A federal judge has chastised TriMet for failing to release scores of internal emails, memos and other documents to attorneys in a lawsuit on behalf of two pedestrians struck and killed by a bus in 2010.
The ruling in the federal civil rights case raises a fresh set of questions about TriMet’s commitment to transparency and its handling of public records as it comes under scrutiny on various fronts.
U.S. District Court records show that the attorneys representing the families of Jeneé Hammel of Gresham, Ore., and Danielle Sale of Vancouver accused TriMet officials of sitting on the material, attempting to run out the clock on the period in which they were allowed to gather evidence.
Judge Michael Mosman determined that the in-house legal team for Oregon’s largest transit agency relied on semantics to essentially pretend that documents discussing the deadly crash didn’t exist. He sanctioned TriMet with a $5,000 fine and ordered the suppressed evidence turned over.
In a court hearing last month, the judge also took TriMet officials to task for constantly grumbling about requests for evidence during the phase of the lawsuit known as discovery.
“I’d just say that if one of TriMet’s buses takes a left turn and kills somebody, badly injures three others, then they probably should buckle up and expect some discovery without too much complaining,” Mosman said, according to a court transcript.
The $425 million-a-year public agency has frequently found itself defending against accusations of being overly secretive.
Earlier this year, The Oregonian found that General Manager Neil McFarlane surreptitiously handed out raises to managers and other non-union employees, even as the agency slashed bus service and instituted its largest fare increase in its history. Approaching a new round of contract negotiations, Amalgamated Transit Union 757 has also repeatedly accused TriMet management of withholding public documents it requested.
TriMet officials declined to comment on Mosman’s ruling, saying the agency doesn’t discuss ongoing litigation. The victims’ attorneys also declined to comment.
Just before midnight April 24, 2010, TriMet driver Sandi Day made a sweeping illegal left turn and plowed into five pedestrians with a 16-ton TriMet bus in Portland’s Old Town. The pedestrians, following a “walk” signal while crossing Northwest Broadway, had the right of way, a Multnomah County judge ruled in a 2011.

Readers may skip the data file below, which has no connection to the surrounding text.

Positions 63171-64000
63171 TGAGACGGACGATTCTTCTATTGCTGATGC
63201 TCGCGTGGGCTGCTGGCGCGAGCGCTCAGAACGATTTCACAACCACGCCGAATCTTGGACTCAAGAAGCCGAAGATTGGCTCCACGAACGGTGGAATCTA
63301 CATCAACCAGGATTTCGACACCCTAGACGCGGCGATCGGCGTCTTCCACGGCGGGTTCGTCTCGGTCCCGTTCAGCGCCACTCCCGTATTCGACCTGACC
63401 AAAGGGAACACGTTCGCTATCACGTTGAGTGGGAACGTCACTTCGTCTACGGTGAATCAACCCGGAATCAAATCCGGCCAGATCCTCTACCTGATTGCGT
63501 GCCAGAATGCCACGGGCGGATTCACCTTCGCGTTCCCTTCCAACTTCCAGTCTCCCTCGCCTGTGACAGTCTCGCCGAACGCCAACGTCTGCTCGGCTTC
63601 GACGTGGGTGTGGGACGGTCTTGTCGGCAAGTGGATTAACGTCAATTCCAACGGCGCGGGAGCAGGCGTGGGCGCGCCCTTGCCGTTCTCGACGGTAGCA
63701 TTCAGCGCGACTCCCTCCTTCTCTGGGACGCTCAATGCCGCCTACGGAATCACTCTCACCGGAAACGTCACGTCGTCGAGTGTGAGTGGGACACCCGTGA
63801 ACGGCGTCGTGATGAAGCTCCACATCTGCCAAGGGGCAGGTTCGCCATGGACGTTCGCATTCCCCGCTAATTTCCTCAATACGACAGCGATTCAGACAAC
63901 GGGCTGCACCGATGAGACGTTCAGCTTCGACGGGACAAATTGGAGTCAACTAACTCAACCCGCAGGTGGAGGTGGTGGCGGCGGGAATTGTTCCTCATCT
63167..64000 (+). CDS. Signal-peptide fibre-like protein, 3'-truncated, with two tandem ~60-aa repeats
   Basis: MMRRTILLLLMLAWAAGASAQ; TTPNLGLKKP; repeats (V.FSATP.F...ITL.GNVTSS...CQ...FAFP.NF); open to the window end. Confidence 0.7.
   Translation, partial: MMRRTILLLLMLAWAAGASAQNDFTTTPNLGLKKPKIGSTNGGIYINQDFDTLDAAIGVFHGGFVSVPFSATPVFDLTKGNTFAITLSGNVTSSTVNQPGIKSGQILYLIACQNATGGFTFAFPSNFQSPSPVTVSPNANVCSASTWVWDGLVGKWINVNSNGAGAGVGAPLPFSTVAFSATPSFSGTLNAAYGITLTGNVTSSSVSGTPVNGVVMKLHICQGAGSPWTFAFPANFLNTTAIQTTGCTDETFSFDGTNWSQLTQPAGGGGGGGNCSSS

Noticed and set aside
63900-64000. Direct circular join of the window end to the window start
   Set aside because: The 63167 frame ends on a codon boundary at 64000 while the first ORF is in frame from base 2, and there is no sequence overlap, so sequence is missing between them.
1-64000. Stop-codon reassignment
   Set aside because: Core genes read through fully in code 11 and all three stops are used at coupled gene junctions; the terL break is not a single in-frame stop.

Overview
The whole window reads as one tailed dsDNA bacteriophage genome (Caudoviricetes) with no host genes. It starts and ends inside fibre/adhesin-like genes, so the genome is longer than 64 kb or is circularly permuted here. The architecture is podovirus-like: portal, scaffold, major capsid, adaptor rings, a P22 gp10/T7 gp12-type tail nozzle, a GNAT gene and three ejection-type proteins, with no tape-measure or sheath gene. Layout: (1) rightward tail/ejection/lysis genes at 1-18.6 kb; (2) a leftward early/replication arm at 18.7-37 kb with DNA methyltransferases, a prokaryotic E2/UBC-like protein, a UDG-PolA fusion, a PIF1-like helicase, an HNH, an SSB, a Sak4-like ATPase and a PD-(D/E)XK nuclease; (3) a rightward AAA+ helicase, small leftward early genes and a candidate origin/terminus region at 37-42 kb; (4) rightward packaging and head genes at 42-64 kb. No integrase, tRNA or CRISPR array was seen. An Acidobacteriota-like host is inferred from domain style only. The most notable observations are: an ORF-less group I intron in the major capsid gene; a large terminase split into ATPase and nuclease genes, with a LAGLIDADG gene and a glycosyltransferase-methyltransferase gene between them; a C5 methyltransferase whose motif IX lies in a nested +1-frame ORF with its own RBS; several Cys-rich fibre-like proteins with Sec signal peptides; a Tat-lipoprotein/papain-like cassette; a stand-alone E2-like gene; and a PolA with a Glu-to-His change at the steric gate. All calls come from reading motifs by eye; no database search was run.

Sale, 22, a 2007 Fort Vancouver graduate, and Hammel, 26, were crushed under the No. 9 bus. They died at the scene. Hammel’s older brother, Ryan Hammel, and his wife, Jamie, and their friend, Erik Gittings, Sale’s boyfriend, survived with injuries.
Hammel was the mother of a son, Koby, who is now 5.
TriMet fired Day, who was found guilty of six traffic charges including illegally accelerating across two traffic lanes to make a left turn.
The parents of Hammel and Sale, as well as the three survivors, filed lawsuits against Day and TriMet in state and federal court. Mosman has said he will not rule on a TriMet motion to dismiss the federal case until the state wrongful-death case, set to begin in June, is resolved.
Oregon caps liability for injuries and deaths from a single incident, regardless of the number of victims, to $1 million. There is no such cap in federal court.
Under state and federal law, attorneys are obligated through the discovery process to share potential evidence when the other side requests it.
In March 2011, attorneys for victims in the TriMet crash formally requested all records relating to the Day crash. In early April, about two weeks before the discovery deadline, the attorneys noticed that they had not received internal email strings and other documents that TriMet officials had mentioned in videotaped depositions. The attorneys filed a motion asking Mosman to sanction the transit agency.
TriMet’s response: If the plaintiffs wanted electronic files — or “e-discovery” — they should have asked for it specifically. They didn’t. That touched a nerve with the judge. “I don’t know where TriMet has been in the last 10 years,” Mosman said during the April 9 hearing, “but discovery is basically e-discovery.”
The idea that TriMet’s obligations to produce documents were excused because they are electronically stored information, as opposed to paper, “is a completely meritless argument,” he said
TriMet produced the missing documents for the attorneys. Much of their content remains sealed from public view under court order.
However, what is clear from court records is that the material produced by TriMet includes something referred to as “the Lomax email,” involving TriMet’s operations director, Shelly Lomax. Court records show that the email supports a key assertion of the plaintiffs’ case: that TriMet has trained drivers to make illegal turns like the one Day made when space after a stop is limited.
In addition to requiring TriMet to produce the additional documents, Mosman ordered General Manager Neil McFarlane to submit an affidavit swearing that this time, the agency had submitted a complete record of the crash. The $5,000 fine was intended to cover the plaintiffs’ costs for filing a motion requesting sanctions.
One document that doesn’t exist anywhere: A final TriMet report on the worst transit tragedy in modern Portland history.
Agency policy requires an extensive examination into major crashes, detailing investigation techniques, contributing factors and recommendations, according to court documents. “But in this case,” the victims’ attorneys state in a recent filing, “Trimet chose not to document it.”